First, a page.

The BMW Group is once again breaking new ground with the Megacity Vehicle (MCV), due to come onto the market in 2013: “The Megacity Vehicle is a revolutionary automobile. It will be the world’s first volume-produced vehicle with a passenger cell made from carbon. Our LifeDrive architecture is helping us to open a new chapter in automotive lightweight design. Indeed, this concept allows us to practically offset the extra 250 to 350 kilograms of weight typically found in electrically powered vehicles.” says Klaus Draeger, Member of the Board of Management for Development.
“The drive system remains the heartbeat of a car, and that also applies to electric vehicles,” said Draeger. “Powertrains also remain a core area of expertise of Bayerische Motoren Werke. Electromobility and the hallmark BMW driving pleasure make an excellent match, if you go about things the right way. For this reason we are developing the powertrain for the Megacity Vehicle in-house – that includes the electric motor, the power electronics and the battery system.”
The electrification of a vehicle requires new concepts in vehicle architecture and body construction in order to exploit the potential of the new emission-free drive system to optimum effect. With the revolutionary LifeDrive concept, the BMW Group engineers are developing the car’s architecture from scratch and adapting it to the demands and conditions of future mobility. The goal: to offset the additional weight of an electric vehicle – typically 250 to 350 kilograms. To this end, the BMW Group is focusing on the innovative high-tech material carbon fibre reinforced plastic (CFRP).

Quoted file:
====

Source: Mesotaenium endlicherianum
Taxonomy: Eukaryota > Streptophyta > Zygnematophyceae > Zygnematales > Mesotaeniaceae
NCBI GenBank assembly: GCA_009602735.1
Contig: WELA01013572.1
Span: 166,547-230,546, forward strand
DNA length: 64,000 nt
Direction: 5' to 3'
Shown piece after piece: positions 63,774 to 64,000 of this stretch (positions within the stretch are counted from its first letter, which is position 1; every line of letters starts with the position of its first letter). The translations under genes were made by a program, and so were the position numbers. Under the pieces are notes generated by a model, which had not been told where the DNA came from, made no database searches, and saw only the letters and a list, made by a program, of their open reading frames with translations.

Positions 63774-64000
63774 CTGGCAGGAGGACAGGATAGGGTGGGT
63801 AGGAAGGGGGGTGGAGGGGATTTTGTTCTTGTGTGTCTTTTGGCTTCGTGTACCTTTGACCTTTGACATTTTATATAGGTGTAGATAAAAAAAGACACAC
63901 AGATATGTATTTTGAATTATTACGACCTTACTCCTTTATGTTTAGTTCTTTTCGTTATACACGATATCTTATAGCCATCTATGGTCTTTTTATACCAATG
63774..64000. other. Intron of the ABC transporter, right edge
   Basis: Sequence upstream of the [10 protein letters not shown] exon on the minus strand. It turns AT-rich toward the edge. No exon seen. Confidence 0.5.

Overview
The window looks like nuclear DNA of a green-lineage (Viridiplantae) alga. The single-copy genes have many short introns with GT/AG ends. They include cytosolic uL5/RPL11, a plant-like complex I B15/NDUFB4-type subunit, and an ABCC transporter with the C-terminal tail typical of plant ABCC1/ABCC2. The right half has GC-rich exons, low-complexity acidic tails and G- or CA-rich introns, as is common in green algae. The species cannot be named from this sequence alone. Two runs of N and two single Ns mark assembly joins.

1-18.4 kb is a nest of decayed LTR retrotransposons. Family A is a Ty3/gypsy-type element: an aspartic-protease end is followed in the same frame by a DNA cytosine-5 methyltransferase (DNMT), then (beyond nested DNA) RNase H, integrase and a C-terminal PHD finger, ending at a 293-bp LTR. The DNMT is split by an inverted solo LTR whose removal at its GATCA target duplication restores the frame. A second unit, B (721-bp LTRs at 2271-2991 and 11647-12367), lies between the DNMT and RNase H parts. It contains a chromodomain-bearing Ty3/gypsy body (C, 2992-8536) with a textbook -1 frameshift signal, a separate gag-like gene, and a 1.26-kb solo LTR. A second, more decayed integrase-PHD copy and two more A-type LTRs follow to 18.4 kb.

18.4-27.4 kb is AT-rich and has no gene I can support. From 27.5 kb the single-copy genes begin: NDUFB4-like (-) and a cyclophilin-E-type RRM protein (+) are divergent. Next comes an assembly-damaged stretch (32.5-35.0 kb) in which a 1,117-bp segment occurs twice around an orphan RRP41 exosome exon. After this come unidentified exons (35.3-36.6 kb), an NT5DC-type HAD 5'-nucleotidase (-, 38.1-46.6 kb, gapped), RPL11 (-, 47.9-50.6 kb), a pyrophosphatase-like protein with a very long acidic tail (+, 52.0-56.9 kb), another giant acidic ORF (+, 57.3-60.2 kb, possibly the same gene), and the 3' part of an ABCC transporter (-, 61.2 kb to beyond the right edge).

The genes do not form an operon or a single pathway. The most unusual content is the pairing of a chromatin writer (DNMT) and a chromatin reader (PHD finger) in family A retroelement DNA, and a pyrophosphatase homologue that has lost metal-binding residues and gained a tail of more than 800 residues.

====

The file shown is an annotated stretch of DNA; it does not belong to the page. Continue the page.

The LifeDrive concept consists of two horizontally separated, independent modules. The Drive module integrates the battery, drive system and structural and crash functions into a single construction within the chassis. Its partner, the Life module, consists primarily of a high-strength and extremely lightweight passenger cell made from CFRP. Furthermore, the new vehicle architecture opens the door to totally new production processes which are both simpler and more flexible, and use less energy.
The BMW Group is also aiming to be the force behind the best drive systems over the years ahead – systems boasting outstanding efficiency, performance and smoothness, even if it is electricity rather than fossil fuels that are converted into propulsion. To this end, the BMW Group is vigorously driving forward the technical development of electric powertrains. The BMW Group’s centre of expertise for electric drive systems brings together development, manufacturing and procurement specialists under one roof. All their efforts are focused on the implementation and typically BMW interpretation of the new generation of drive systems. Ultimately, electric vehicles not only provide a zero-local-emission and low-noise form of propulsion; their ability to deliver a totally new and extremely agile driving experience is also impressive.
The new architecture of the MCV also gives the vehicle designers additional freedom when it comes to creating a new aesthetic for sustainable urban mobility solutions.